Spring training. It's pointless, right? Oh, but on the contrary.
The baseball preseason serves many purposes. Among those is for the fringe major league players needing to make a big statement to the organization, in hopes of just staying on the big league roster come Opening Day.
There's a bevy of those on every team this spring, the Detroit Tigers are no exception. But for four players in particular, it may be now or never… or with another team down the road. For infielder Dixon Machado, and outfielders Tyler Collins, Anthony Gose and Steven Moya, time is running out.
What does this quartet have in common? They are all “out of options” for the 2017. Any player who has less than five years of major league service and is on the 40-man roster can be freely optioned to the minors at any point during the season, with no limit on the number of times. Said players are limited to three ‘option' years in their career. For one of the three to count, the player has to be optioned for at least 20 days.
This will be the fourth season that Collins, Gose, Machado and Moya have been on the major league 40-man roster (includes Gose's time with TOR). However, they do not have the same luxury they did the previous three seasons — the luxury of being optioned without threat.
The threat? Their tenure as a Tiger coming to an end.
Before we delve into each player, let's look at how each player has done in their major league career thus far:
|POSITIONS||LF (50), CF (30), RF (20)||LF (41), CF (288), RF (40)||SS (24)||LF (10), RF (28)|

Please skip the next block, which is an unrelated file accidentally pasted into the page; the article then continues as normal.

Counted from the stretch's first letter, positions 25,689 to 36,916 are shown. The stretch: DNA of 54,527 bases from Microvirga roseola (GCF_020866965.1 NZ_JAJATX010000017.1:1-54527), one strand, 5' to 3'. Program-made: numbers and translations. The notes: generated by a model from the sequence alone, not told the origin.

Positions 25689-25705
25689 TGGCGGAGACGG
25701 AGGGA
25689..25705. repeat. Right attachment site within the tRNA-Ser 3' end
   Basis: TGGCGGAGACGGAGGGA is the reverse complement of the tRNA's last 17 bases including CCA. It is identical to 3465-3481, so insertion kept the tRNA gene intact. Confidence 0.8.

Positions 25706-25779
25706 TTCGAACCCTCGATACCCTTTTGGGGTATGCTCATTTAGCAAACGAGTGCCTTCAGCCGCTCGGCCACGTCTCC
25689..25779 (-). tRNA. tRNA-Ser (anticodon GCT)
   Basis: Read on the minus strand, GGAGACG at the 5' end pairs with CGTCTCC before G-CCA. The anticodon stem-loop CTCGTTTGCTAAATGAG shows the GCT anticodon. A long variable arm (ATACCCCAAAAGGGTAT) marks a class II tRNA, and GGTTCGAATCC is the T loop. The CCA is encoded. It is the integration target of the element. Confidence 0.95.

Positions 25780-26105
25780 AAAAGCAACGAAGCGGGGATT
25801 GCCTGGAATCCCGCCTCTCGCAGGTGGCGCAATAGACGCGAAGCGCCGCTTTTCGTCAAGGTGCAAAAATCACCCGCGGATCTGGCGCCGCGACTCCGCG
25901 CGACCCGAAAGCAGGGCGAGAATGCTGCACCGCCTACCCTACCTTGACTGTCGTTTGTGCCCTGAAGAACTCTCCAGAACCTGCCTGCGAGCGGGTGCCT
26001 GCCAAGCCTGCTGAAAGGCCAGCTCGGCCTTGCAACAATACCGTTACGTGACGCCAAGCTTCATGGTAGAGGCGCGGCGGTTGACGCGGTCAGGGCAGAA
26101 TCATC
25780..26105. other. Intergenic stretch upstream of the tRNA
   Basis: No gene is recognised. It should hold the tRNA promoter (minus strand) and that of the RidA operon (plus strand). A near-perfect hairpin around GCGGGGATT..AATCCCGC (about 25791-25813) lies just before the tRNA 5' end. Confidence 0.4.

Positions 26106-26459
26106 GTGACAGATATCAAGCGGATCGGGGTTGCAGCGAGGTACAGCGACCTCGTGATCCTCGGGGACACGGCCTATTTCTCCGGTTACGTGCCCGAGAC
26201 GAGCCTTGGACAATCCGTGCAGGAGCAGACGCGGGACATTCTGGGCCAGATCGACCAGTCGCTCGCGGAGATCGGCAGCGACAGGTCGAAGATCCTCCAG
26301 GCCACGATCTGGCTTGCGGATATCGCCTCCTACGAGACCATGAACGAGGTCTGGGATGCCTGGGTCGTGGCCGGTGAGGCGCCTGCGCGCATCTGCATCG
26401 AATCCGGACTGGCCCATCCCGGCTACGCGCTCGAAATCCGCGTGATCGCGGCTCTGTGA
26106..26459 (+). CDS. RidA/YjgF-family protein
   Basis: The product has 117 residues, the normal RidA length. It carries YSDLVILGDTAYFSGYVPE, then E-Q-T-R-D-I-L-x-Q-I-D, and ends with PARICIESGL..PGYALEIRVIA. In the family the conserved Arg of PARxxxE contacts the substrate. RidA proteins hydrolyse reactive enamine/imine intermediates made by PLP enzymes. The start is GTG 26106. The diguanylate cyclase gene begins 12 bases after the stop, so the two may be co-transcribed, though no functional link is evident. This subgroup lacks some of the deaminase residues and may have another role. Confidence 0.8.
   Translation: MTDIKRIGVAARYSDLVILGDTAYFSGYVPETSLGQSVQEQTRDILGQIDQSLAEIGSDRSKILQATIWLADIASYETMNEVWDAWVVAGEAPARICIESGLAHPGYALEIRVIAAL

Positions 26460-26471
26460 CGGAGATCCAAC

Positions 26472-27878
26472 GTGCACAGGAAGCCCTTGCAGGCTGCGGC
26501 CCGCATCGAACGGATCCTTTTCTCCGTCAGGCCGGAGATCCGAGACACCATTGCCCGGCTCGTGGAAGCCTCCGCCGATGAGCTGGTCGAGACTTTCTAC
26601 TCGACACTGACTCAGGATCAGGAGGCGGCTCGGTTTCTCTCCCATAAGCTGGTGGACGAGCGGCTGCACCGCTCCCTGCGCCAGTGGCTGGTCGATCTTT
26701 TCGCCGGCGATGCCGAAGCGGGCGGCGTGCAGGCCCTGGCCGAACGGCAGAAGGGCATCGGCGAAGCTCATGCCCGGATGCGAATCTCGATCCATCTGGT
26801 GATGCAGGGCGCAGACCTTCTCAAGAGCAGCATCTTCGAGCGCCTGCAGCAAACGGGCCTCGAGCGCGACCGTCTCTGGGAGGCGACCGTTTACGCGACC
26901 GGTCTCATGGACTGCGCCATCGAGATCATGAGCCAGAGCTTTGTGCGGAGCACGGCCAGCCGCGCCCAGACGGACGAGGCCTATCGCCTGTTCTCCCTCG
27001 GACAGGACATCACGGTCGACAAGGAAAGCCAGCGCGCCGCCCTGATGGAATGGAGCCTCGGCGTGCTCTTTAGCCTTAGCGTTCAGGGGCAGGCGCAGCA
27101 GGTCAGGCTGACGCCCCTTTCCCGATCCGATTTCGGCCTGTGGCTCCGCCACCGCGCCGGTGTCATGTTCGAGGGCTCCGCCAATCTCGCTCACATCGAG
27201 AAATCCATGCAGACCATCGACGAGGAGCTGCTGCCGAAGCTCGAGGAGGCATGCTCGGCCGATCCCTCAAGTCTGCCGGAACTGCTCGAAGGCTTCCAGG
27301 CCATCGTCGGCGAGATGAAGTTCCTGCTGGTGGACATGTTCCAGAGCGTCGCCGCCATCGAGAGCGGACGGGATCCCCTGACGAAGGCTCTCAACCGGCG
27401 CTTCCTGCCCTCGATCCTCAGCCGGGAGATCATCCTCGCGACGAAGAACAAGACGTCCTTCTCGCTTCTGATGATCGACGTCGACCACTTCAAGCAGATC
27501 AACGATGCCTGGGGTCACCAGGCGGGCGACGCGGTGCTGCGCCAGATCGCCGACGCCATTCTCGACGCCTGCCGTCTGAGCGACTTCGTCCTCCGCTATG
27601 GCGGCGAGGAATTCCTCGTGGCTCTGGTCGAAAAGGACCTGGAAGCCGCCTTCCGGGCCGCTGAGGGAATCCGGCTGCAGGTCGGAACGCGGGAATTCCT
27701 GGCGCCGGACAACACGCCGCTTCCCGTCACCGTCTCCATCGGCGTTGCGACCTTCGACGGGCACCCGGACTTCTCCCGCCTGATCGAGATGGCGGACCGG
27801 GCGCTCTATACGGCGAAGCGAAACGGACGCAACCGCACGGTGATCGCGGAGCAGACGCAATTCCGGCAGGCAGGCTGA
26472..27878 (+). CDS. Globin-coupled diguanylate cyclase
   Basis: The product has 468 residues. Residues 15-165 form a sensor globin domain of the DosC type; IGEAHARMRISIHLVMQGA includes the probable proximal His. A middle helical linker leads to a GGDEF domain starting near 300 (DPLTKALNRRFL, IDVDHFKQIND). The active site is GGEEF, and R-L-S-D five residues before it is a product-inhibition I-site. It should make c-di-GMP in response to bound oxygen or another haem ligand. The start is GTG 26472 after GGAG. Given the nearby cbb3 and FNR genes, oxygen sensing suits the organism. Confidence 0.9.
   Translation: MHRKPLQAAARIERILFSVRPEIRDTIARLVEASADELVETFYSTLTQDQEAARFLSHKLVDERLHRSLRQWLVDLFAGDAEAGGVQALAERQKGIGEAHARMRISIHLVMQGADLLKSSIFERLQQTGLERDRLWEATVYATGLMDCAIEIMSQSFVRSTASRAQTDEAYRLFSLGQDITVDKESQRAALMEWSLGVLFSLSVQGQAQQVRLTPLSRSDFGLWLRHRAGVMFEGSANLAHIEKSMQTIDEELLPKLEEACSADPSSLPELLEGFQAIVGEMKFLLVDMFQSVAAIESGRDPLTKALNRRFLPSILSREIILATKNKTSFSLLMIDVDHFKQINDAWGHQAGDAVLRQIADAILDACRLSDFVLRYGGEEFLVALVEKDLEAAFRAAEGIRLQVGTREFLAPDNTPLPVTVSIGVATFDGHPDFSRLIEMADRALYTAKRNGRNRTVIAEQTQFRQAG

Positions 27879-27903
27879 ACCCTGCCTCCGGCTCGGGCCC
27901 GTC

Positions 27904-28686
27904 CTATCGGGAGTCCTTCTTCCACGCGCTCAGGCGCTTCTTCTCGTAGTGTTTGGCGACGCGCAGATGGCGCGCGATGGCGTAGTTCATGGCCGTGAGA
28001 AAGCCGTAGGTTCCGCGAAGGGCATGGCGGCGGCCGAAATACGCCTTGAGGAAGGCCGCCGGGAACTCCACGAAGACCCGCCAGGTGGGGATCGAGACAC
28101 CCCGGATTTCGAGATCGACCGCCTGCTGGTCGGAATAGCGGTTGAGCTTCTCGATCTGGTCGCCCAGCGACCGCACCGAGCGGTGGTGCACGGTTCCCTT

[Player stats courtesy of Baseball-Reference]
You can learn a lot about each of these players just from looking at this table, some with bigger sample sizes than others. Nevertheless, the constant between the four players is that their time donning the olde English D is in jeopardy.
Here is our breakdown on the strengths and weakness of each player. We will also predict whether or not they will be on the 25-man roster come Opening Day.
STRENGTHS: Tyler's versatility in the outfield is where his biggest value is, and the defense has improved over the last two seasons (2015 – .955 FLD% in 80 chances | 2016 – .988 FLD% in 82 chances). It's only a season's worth of games under his belt but at the dish, he puts up the numbers of (at best) a role player in the lineup, capable of starting if need be.
WEAKNESSES: We're hoping that the minor mishap with the fans is in everyone's rear view mirror, but it would still raise a red flag or two regarding his character, despite him being very remorseful following the incident. As far as his skill set, the lefty Collins has not mastered hitting lefty pitchers. Collins is a career .174 hitter (46 AB) vs. southpaws.
VERDICT: Collins is not doing much at the plate this spring, hitting just .206 in 36 ABs. But what he ultimately provides the Tigers is a fourth outfielder, starter or reserve, and a quality enough bat from the left side, something the Detroit lineup desperately needs.
In theory, he makes for a great utility outfielder at worst. Here's an added wrinkle to Collins' situation. Detroit has a versatile veteran outfielder in camp in Alex Presley, who also hits lefty and is hitting significantly better than Collins so far in spring. Presley was signed mid-season last year and re-upped with Detroit on a minor league deal. If anything, Detroit could keep Collins, stash Presley in the minors, should they fear losing the former to the waiver wire.
STRENGTHS: Anthony Gose has the makings to be a prototypical leadoff man in baseball, a guy that can get on base and jump-start an offense, utilizing his speed to wreak havoc on the base paths. He's still fairly young too, as he turns 27 this August. Though predominantly a center fielder, he does have the capability of playing all over at a very high level.